Southern Nevada’s booming housing market has a new rising star in North Las Vegas, a city where home sales in past years often trailed behind other parts of the Las Vegas Valley.
Real estate agents say the competition for homes in North Las Vegas has become fierce even though in previous years it’s often drawn less attention from homebuyers compared with areas such as Summerlin and Henderson.
“I’ve been doing this for 20 years — North Las Vegas has always trailed behind the market traditionally in Vegas, but we’ve seen amazing growth in that community,” he said.
He said that’s because buyers are realizing they can get “a little bit more bang for your buck” compared with other parts of the valley.
They said it’s not just buyer interest that’s grown but also home prices. She recalls helping buyers quickly purchase a “starter home” in North Las Vegas for $85,000 in the late 2000s. In today’s market, that same type of home is going to receive multiple offers and sell for around $310,000, she said.
“If it’s priced right, then you’ll see 20 to 30 offers,” she said. “If it’s priced high, you’ll probably see about 10 offers.”
The average base price for a new home in North Las Vegas is $340,000 compared with the southwest valley where the average base price is $497,000, according to an analysis by the city of North Las Vegas.
Still, home prices are climbing higher in North Las Vegas than in previous years, but he said it still remains a more affordable option for some buyers.
“If somebody is looking for a three-car garage, a pool, a decent size lot and their budget restricts them from purchasing in Summerlin or Henderson or some other areas, they can find what they’re looking for in North Las Vegas for a reasonable price,” he said.
Touchstone Living’s residential development called Waterfront, near the VA Medical Center, is fielding hundreds of interested buyers for its gated community of 1,180 homes, with prices starting from $243,990.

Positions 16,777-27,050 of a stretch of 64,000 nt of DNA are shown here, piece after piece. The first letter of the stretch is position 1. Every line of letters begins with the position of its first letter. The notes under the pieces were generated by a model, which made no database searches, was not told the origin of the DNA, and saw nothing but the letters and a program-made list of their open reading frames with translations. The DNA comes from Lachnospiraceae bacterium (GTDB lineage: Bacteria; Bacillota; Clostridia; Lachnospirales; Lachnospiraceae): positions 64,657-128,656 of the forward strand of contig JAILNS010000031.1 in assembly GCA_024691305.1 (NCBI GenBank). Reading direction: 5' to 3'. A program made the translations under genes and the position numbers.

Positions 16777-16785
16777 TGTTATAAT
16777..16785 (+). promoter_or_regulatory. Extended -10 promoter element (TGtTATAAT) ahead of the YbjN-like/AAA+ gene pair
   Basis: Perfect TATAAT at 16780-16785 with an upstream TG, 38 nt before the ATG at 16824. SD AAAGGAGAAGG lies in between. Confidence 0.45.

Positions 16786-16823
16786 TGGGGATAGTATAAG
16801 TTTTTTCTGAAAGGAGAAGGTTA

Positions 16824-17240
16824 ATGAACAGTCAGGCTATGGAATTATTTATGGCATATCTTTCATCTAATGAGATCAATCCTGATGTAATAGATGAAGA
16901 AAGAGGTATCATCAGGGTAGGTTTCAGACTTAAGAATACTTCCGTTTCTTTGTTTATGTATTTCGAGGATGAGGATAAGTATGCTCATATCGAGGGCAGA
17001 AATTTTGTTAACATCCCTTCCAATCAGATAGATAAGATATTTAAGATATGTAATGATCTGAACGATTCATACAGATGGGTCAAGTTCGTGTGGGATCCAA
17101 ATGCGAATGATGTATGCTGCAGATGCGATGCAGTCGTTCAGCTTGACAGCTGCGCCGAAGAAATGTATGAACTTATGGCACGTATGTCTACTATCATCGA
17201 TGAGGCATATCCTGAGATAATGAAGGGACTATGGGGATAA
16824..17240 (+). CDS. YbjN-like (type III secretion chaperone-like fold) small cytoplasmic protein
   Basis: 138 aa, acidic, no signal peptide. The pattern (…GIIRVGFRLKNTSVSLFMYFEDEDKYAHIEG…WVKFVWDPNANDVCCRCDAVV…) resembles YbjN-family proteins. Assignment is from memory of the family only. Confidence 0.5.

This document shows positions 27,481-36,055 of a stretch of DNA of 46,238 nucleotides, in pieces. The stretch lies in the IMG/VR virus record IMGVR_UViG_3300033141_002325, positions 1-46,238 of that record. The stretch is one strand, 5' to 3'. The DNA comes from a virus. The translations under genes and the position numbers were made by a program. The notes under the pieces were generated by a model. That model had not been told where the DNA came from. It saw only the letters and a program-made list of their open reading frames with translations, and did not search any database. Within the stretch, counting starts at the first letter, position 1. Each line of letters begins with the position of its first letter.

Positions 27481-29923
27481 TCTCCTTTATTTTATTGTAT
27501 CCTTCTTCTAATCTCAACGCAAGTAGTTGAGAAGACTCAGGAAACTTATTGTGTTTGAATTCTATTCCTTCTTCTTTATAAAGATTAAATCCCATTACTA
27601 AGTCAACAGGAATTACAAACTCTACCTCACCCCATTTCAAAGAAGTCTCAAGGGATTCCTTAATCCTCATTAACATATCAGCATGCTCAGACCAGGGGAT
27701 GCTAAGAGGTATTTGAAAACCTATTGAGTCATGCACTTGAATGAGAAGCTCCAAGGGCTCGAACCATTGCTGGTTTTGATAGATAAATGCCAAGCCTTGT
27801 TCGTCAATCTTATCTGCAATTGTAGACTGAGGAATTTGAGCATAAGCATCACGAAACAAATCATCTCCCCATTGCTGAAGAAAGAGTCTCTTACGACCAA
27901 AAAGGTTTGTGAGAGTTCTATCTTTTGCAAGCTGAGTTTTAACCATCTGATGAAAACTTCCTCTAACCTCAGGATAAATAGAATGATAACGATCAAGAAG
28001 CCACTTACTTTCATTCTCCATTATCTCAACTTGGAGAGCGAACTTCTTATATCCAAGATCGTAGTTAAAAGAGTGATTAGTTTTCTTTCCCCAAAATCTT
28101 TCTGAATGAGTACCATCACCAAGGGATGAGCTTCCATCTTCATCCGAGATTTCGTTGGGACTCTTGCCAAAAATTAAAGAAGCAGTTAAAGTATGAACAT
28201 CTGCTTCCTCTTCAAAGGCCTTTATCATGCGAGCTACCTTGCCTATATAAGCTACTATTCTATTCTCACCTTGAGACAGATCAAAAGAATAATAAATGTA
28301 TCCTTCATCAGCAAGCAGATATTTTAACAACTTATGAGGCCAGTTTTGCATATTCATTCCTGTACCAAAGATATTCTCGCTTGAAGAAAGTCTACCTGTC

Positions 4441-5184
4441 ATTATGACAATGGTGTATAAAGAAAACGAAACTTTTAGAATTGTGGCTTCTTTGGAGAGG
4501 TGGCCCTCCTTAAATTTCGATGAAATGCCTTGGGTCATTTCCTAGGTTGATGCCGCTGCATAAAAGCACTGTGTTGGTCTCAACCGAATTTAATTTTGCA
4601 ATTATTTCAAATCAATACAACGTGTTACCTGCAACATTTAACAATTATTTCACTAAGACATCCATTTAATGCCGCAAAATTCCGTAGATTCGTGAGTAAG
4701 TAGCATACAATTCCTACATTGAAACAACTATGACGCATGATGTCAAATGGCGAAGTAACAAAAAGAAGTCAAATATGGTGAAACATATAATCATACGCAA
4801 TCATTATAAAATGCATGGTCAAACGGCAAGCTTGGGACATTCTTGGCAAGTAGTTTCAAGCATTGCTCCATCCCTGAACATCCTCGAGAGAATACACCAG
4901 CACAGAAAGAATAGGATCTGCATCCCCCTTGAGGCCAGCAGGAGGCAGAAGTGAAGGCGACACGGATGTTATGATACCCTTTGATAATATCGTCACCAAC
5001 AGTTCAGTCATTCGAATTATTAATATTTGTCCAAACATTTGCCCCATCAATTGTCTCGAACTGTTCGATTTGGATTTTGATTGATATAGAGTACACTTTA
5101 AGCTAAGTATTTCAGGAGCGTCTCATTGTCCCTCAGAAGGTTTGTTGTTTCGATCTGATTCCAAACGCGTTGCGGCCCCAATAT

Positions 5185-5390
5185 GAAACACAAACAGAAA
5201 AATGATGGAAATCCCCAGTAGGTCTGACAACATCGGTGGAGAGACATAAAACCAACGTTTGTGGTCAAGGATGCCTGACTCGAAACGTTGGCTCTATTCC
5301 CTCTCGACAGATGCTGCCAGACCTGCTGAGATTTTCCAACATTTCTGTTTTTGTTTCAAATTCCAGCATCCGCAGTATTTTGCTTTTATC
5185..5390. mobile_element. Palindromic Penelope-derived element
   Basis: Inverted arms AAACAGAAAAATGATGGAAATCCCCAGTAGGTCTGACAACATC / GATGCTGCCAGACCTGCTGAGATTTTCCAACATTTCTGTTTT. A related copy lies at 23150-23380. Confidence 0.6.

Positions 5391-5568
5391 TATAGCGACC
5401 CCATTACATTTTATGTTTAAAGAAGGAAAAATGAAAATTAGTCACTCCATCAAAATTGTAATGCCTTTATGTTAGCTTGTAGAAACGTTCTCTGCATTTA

“We’re seeing over 200 groups of people a week, and we have the longest waiting list we’ve ever seen,” Touchstone President Tom McCormick said. “We’ve been doing land development, getting the whole site ready, but the models opened in January and it’s just been on fire since we opened.”
He said it’s not just the hot housing market driving buyers to look at North Las Vegas but also efforts by the city to attract employers.
She echoed the same sentiment, pointing to North Las Vegas Mayor John Lee’s efforts to revitalize the city and recent activity at Apex Industrial Park, which saw developer VanTrust Real Estate close a $44.75 million deal for about 350 acres last month.
Lee said the city has focused on diversifying its economy by bringing in new industries and manufacturing companies, which then create more jobs for existing residents while attracting new ones.
“It’s not the North Las Vegas that anybody recognizes in the past,” Lee said. “Also, we found as people become more affluent, they move higher in the strata of North Las Vegas. So if you’re in the downtown part of North Las Vegas and you look for a new home, you’ll look for something above Craig Road. If you live above Craig Road, you might look for something around the 215 (Beltway).”
North Las Vegas resident Kelvin Agbor has been looking to move into his first home since December. He’s been a resident for nine years and works at a Coca-Cola warehouse, so the city has become his home.
He said he’s looking for a single-family residence with at least three bedrooms for his family.
“I’ve put in lots of offers,” Agbor said. “It’s just been crazy right now.”
Agbor said that as someone with an FHA loan, he’s been unable to compete with buyers swooping in to pay for homes with all cash.
“You walk into an open house with 30 to 40 people going after the same house,” he said. “Usually, those open houses last two to three hours. If I’m seeing that house for 15 minutes, then think about in three hours how many people are going for that particular home. Now, that leaves the seller with lots of offers to choose from.”
Home Builders Research President Andrew Smith said the demand also comes down to price for buyers as well as homebuilders.
“The affordability and the availability of land has driven a lot of the activity there,” said Smith, adding more affordable land generally translates to more affordable homes.
He said new home sales in North Las Vegas accounted for 24 percent of sales for the first quarter of 2021, compared with 10 percent of new home sales for the same period in 2018. Smith added that North Las Vegas is taking “a big chunk of the pie” from the southwest valley, which had 24 percent of new home sales in the first quarter of this year compared with 40 percent in the first quarter of 2018.
But he noted much of the available space in the southwest is gone so homebuilders have shifted their focus to North Las Vegas.
“It doesn’t have anything necessarily to do with the area being better or worse; it’s just a simple fact of availability of land and price point,” Smith said.
And when it comes to homebuyers, Las Vegas Realtor Rick Ruiz said increased demand has led many to expand their search, even considering areas outside of the valley.
“You’re starting to see people even consider moving to Pahrump, even to Logandale, Overton,” he said. “North Las Vegas is just the tip of the iceberg.”
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